In designing for knitwear,I need to work several months ahead, usually 3 to 6 months being typical for bigger projects. Sometimes I’m designing an entire year ahead. This is similar to fashion design in general when things are about 6 months to a year ahead too. The reason for this is not only to meet the call for submissions to magazines and the like, but even self-publishing as I mostly do, there’s several stages to the design process.

First I need to incubate an idea. Or eight. And sketch them down in my design book. Usually I sit on the idea for a few days and revisit the sketches. Sometimes I work on fashion style illustrations to visualize what a garment will look like on an actual body. I love sketching and planning out a design.

glaslyn start

Gauge swatch in progress.

Next step: swatching phase. I like this because it’s quick to get results.  To really start planning a garment, I need a swatch of my gauge for the design idea in question. The swatches really vary in size. Sometimes I make multiple swatches testing out different stitches and yarn colours. After blocking, I can then get an accurate count of stitches to continue planning.


I also use the latest in mathematics technology.

Then comes the math phase… admittedly, this is my least favourite part but I have to pay close attention. I can do this by hand for a simple design with calculator, pencil and paper, or for more complex graded designs I spend a lot of quality time in Excel making formulas. As I’ve mentioned before, I use existing standard measurements for determining garment sizing. I can spend a lot time making calculations and revisions.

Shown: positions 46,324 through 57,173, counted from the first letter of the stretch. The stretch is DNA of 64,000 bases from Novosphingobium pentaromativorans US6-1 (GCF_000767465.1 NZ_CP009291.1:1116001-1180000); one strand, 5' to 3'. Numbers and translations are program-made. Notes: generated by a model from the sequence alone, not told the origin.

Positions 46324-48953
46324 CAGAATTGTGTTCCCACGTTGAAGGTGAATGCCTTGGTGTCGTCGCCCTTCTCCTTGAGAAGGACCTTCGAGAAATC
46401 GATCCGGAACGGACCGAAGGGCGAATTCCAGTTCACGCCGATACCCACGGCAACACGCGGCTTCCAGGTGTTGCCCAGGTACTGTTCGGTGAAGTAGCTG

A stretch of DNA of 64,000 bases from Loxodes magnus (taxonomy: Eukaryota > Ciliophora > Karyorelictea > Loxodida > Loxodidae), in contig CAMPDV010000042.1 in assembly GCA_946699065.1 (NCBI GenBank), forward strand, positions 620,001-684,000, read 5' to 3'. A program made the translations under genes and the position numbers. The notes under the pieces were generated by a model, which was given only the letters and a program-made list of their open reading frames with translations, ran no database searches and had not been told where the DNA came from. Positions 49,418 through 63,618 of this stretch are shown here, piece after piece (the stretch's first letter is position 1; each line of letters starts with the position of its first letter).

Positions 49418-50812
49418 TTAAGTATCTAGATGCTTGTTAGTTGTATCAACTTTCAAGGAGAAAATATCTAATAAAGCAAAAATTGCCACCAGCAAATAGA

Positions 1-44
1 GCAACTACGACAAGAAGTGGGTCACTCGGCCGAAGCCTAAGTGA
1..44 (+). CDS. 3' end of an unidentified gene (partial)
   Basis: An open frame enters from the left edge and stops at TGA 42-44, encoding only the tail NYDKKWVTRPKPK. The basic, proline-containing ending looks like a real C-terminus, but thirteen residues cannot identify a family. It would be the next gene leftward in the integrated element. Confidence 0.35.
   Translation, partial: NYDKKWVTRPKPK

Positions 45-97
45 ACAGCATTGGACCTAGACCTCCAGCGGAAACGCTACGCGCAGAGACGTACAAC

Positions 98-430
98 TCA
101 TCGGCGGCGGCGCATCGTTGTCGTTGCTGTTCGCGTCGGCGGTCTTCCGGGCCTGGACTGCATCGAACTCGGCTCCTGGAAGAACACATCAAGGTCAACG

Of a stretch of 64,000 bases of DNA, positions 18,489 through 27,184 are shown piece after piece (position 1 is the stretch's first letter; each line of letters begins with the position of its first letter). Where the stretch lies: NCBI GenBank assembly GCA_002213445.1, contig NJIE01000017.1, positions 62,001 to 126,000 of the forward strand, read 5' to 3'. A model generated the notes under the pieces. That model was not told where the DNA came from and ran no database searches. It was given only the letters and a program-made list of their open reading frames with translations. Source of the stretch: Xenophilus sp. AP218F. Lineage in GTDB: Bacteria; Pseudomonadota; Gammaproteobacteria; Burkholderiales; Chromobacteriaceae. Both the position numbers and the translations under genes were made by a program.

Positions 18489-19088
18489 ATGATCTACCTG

Next comes the knitting phase, which can take anywhere from a few days to a few months. Partly this is due to the fact that I have various works in progress that I juggle between, usually due to scheduling practicalities further ahead. Sometimes I like to work on projects of different gauges to mix things up for my wrists. I’m always excited when I finish a sample and have a tangible result from my original design idea.


The knitting phase mixes in with the pattern writing phases, which really begins back with the math. I take detailed notes as I knit.  I sit down at the end to write and formalize the pattern.


Photography! There’s both excitement and nervousness when planning a photo shoot. I have to coordinate not only my schedule, but my photographer’s too. Locations need to be thought about, lighting and more. Photo editing can also eat up a good bit of time.

Next stop: the tech editor. My patterns are then sent to the tech editor to check my directions, wording and math. Usually this is a couple of weeks’ turnaround time. Occasionally I also use test knitters too, which can add on a month to six weeks.


I also like to juggle like the ancient Egyptians did.